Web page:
were not sasltsfled with- voting the demo
cratic ticket by thousands and thus con
trolling the democratlo primary, but they
also voted for republicans for other offloes
and thus sought to determine the nomina
tion of candidates of their own party as
weU as thos In th democratic column. -
'I shall ask for a recount of th bal
lots cast for governor on th democratlo
ticket in counties where report of these
erroneous ballots have been- made to, me,
and find out If I can. If enough ot this
was dons to determine the result, of the pri
mary. Many democrats from over the
state havs demanded that I ask for this
recount, ' and I am the only person under
the law who can secur this action. .This
is th only protection the democratic party
has from republican invasion and It is due
to the democratlo party for ma to discover
If possible if even, th frail protection af
forded by the present primary law has been
denied to me In a sufficient number of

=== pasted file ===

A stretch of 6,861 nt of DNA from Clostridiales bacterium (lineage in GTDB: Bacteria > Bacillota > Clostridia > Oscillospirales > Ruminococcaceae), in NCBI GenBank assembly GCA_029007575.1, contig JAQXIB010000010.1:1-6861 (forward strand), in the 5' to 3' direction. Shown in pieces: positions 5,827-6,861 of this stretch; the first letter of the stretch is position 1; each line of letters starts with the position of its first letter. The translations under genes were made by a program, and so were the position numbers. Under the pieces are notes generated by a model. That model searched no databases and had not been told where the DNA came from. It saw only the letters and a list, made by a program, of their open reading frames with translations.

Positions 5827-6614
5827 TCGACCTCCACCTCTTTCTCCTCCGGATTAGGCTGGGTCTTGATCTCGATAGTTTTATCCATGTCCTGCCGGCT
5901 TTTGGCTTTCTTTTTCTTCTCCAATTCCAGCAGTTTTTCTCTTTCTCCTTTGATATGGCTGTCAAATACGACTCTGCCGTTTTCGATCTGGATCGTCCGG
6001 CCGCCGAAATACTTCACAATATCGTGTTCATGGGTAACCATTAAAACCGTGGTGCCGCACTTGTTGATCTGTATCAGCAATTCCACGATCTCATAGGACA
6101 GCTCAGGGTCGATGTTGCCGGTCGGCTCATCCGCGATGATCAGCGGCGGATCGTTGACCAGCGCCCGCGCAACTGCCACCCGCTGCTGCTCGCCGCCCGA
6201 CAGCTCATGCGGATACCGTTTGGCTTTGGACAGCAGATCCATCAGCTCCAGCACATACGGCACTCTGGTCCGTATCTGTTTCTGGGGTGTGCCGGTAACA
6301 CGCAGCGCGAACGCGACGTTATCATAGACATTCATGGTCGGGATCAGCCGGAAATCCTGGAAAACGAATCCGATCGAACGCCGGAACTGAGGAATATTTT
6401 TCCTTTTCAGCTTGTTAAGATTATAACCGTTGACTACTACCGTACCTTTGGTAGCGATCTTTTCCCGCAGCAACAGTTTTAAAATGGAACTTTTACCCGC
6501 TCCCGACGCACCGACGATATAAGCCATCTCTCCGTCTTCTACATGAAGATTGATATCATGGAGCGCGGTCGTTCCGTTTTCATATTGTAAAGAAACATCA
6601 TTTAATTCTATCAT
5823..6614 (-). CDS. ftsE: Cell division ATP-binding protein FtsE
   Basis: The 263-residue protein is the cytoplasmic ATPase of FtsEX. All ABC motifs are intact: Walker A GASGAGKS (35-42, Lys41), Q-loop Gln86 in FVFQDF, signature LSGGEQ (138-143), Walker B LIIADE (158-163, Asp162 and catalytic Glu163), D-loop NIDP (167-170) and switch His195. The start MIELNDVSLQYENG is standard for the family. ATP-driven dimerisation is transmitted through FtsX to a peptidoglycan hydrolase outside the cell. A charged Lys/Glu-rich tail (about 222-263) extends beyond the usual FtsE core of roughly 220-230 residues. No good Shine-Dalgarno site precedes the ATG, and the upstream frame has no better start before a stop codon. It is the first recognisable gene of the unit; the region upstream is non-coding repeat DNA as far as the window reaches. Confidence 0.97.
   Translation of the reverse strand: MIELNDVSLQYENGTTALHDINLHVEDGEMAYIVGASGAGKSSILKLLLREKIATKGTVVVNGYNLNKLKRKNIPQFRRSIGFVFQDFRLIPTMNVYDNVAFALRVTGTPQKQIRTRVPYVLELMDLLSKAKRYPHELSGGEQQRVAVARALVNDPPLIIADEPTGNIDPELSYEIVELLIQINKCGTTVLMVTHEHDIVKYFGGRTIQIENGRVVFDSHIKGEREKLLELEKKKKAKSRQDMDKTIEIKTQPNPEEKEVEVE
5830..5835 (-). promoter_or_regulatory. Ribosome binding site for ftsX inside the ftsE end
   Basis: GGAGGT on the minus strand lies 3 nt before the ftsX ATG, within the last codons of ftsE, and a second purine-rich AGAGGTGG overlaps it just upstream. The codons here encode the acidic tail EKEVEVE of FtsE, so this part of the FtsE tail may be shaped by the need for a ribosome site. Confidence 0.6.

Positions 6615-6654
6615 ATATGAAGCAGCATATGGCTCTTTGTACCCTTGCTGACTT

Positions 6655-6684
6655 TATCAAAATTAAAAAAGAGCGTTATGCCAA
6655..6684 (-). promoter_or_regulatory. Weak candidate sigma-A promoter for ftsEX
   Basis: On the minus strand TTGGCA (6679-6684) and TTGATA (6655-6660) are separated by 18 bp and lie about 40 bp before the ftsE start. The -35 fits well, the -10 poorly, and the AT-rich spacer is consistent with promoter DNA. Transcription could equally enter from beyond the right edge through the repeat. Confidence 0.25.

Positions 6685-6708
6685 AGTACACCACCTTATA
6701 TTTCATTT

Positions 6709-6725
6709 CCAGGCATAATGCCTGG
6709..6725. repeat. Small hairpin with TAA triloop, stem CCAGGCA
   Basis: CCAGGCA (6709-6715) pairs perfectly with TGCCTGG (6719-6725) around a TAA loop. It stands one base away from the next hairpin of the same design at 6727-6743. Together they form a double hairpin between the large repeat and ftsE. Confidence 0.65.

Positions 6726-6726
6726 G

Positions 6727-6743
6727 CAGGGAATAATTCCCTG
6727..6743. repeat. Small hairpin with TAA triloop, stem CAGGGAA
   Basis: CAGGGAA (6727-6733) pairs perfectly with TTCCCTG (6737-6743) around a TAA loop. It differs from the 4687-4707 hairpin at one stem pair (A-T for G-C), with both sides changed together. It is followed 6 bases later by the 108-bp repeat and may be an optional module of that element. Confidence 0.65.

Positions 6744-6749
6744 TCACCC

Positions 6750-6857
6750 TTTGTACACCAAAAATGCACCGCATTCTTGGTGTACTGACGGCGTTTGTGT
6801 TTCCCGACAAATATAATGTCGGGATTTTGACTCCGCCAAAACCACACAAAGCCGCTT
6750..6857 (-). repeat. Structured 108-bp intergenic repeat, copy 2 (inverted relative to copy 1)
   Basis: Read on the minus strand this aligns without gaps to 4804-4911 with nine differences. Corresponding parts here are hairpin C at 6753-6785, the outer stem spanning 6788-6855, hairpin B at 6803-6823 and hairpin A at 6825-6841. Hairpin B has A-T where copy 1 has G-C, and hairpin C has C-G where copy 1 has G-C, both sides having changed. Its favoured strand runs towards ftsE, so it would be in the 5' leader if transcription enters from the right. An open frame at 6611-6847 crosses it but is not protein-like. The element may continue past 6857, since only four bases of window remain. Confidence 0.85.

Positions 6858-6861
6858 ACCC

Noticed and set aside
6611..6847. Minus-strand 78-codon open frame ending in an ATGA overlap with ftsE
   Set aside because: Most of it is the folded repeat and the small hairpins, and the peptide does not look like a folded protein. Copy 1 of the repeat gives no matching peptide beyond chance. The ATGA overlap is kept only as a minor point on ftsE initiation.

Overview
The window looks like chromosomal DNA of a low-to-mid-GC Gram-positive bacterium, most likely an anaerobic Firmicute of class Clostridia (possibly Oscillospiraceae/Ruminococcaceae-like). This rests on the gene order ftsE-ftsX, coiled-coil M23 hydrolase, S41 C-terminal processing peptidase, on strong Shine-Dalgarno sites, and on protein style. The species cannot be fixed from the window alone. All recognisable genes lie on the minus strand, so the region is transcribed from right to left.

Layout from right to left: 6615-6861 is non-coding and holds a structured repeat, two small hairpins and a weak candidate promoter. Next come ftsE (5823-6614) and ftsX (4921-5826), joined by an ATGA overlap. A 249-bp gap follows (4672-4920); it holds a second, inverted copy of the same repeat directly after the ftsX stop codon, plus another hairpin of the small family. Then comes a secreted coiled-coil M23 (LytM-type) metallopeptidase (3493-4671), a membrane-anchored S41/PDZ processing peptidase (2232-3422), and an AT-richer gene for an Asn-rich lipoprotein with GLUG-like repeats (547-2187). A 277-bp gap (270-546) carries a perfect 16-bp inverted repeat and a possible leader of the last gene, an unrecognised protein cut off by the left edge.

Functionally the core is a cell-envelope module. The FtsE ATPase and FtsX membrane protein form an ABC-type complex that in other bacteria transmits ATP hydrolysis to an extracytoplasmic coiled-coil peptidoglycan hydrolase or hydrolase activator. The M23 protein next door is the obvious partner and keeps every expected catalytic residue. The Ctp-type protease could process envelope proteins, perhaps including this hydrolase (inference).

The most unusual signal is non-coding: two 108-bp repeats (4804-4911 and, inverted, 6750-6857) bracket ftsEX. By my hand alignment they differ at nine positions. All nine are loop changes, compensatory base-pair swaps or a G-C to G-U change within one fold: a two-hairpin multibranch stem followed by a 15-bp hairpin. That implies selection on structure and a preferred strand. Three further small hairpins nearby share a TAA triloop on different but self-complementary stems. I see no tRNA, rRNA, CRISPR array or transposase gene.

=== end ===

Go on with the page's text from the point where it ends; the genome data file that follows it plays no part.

eases to determine, the result. If th re
count shows Mayor Dahlman a. victor on
th faee of the returns I will accept the
result in ths best of spirit, because JNhold
that on should not engage In. a political
warfare who cannot stand the sting of de-
teat and still preserve his food nature. -
Better for Both.
I believe, in view of the very extraordi
nary way in which this primary was cap
tured by ths republicans, both in the demo
cratic column as well as their own, it will
be better for the candidate of the demo
cratic party, no matter whom he shall be,
the most success
ful dwp pattern Olid fac
tory sample sale of furniture in our
history. Last Sunday w adv$riUel twenty
seven items out of over two hundred items on
sale- Today there remain but a few mors than ,
twenty-seven. . J ,
Sold pieces have been taken from the floor un
sold pieces to the front ef our, main section
first floor. We mention a few items: "
Ceme, but come soon. . ' .
Regular - Special
Price' - Price
Golden Oak Divan 52.00 $.10.00
Oolden Oak Settee 27.00 13.60
Fumed Oak Settee 27.50 ' ' 1.0
Weathered Oak Cellarette SO.OO 15.00
Mahosany Divan OO.OO 20.00
Mahogany Settee 00.00 '40.00
Three-Piece Mahogany Parlor